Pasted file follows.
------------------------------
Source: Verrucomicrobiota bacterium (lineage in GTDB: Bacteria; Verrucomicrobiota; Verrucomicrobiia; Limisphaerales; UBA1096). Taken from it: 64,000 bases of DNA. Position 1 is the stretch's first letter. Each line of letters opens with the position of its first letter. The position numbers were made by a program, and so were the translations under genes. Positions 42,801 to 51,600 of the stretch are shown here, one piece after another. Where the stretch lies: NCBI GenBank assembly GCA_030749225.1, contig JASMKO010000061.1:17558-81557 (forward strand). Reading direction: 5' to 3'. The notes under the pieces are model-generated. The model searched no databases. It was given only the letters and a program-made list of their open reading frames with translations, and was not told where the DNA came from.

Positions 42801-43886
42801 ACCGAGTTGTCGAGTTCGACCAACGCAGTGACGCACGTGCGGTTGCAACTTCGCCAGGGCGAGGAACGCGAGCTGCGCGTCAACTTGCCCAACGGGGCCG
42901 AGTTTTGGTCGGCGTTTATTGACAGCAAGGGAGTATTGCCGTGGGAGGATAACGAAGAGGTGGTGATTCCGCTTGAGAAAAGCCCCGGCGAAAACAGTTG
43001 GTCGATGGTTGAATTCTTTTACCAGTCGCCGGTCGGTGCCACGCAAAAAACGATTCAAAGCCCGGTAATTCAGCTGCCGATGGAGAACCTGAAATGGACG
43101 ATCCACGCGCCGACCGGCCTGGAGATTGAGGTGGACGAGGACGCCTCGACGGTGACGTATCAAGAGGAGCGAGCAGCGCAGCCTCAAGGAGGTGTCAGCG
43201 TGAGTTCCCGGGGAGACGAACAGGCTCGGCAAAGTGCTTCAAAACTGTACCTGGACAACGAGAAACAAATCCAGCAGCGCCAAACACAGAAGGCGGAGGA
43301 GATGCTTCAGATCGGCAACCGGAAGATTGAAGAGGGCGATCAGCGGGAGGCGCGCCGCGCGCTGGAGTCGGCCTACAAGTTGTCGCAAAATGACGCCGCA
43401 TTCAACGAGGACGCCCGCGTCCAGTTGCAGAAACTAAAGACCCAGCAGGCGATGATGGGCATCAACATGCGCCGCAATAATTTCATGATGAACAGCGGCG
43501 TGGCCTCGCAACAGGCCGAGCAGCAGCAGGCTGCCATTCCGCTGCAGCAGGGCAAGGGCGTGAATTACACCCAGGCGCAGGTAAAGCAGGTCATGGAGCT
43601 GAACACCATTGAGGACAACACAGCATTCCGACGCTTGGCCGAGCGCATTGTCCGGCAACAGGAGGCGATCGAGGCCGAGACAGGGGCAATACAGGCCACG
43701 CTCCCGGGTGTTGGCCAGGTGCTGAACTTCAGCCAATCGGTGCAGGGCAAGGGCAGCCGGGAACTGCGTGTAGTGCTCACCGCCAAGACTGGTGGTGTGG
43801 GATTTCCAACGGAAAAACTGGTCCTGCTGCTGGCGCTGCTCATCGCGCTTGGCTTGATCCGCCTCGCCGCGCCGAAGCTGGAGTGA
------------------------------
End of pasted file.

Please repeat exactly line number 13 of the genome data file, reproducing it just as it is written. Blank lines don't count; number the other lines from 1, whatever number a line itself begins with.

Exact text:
43801 GATTTCCAACGGAAAAACTGGTCCTGCTGCTGGCGCTGCTCATCGCGCTTGGCTTGATCCGCCTCGCCGCGCCGAAGCTGGAGTGA